A Different Way of Reading Scripture

Featuring Terri Welch Posted on May 12, 2008

Yesterday was Pentecost, and since I attend a Methodist church -- high church, following the church calendar and liturgy and so on -- we have a certain pattern we follow, more or less the following: Announcements, greeting, call to worship, two songs, scripture reading, sermon, prayer, offering, song, call to Christian discipleship, song, benediction.

Our Senior Pastor decided to mix it up a bit, and instead of merely reading the first 21 verses of Acts 2 -- when the Holy Spirit descends upon the fledgling church and everybody speaks in different languages -- he read the first 12 verses with a sound effect of wind playing underneath, and then we had an audio file play of different people saying "What does this mean?" in different languages. Someone else walked on stage, and said, "They must be drunk." The pastor then read what Peter said, and we had an actor from our congregation come on stage and say the verses from Joel that Peter then quotes.

It was very effective, and really got the congregation engaged.  If your church does Scripture reading before the sermon, you may want to consider mixing it up a bit as well. Maybe have one of your actors memorize the Scripture and come on stage and perform it. Scripture is living and active, and too often our Scripture reading in church sounds like blablablablaJesusblablablaHolySpiritblablablaThoushaltnotblablabla. We need to lend power to our Scripture reading and get the congregation engaged.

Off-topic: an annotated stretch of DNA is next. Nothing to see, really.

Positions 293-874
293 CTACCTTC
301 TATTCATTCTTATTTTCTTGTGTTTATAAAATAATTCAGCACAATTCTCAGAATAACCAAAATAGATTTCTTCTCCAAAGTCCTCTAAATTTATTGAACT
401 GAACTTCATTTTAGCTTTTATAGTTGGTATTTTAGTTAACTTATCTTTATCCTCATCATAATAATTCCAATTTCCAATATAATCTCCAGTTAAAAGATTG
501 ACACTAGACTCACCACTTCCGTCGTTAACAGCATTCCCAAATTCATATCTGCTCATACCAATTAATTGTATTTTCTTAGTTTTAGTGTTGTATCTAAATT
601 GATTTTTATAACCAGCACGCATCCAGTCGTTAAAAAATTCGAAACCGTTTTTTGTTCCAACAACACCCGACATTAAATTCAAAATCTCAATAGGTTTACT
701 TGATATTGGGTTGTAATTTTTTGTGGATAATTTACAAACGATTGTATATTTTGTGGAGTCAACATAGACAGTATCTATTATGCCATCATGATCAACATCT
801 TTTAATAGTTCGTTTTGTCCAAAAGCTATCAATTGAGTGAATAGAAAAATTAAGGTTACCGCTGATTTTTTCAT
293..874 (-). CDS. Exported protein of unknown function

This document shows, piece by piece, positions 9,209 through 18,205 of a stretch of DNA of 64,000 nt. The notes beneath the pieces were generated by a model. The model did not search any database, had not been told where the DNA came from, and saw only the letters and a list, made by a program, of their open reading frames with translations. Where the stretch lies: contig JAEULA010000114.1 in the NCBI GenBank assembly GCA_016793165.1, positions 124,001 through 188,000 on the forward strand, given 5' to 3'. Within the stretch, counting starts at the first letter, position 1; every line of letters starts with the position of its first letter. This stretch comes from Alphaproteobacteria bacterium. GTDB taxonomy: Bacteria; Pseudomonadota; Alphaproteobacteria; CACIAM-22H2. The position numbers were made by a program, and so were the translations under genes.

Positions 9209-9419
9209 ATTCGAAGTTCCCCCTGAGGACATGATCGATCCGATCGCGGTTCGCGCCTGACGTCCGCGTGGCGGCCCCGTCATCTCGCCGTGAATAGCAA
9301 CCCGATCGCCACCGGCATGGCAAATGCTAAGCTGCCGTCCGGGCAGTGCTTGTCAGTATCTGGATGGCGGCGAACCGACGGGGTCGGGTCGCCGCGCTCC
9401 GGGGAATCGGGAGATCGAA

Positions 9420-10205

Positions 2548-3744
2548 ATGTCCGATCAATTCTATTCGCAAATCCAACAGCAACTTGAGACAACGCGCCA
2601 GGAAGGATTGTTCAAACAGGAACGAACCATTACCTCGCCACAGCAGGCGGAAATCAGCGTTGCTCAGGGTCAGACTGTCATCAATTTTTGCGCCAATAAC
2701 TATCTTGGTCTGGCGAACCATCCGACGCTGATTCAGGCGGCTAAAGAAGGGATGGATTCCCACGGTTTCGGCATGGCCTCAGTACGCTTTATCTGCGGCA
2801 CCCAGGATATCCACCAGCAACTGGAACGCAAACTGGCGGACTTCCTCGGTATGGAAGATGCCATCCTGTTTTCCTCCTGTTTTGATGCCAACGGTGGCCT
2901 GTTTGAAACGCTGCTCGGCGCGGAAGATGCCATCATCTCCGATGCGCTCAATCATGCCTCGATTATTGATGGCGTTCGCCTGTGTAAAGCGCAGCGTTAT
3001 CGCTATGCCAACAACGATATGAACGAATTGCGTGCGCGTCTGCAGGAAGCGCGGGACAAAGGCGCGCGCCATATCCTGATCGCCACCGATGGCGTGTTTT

If you've ever read the Bible chronologically, you'll know what a shock it is to go from reading the last book written in the Old Testament, to the New Testament. Not only had it been 400 years since the Israelites had had a prophet, Jesus was unlike anyone the Israelites had ever seen before. Imagine how exciting it was for those people to hear what Jesus had to say. Sometimes I think we deny Scripture its power by making its public reading a bit stiff. See what you can do to make the reading of scripture in your church a thing to be looked forward to.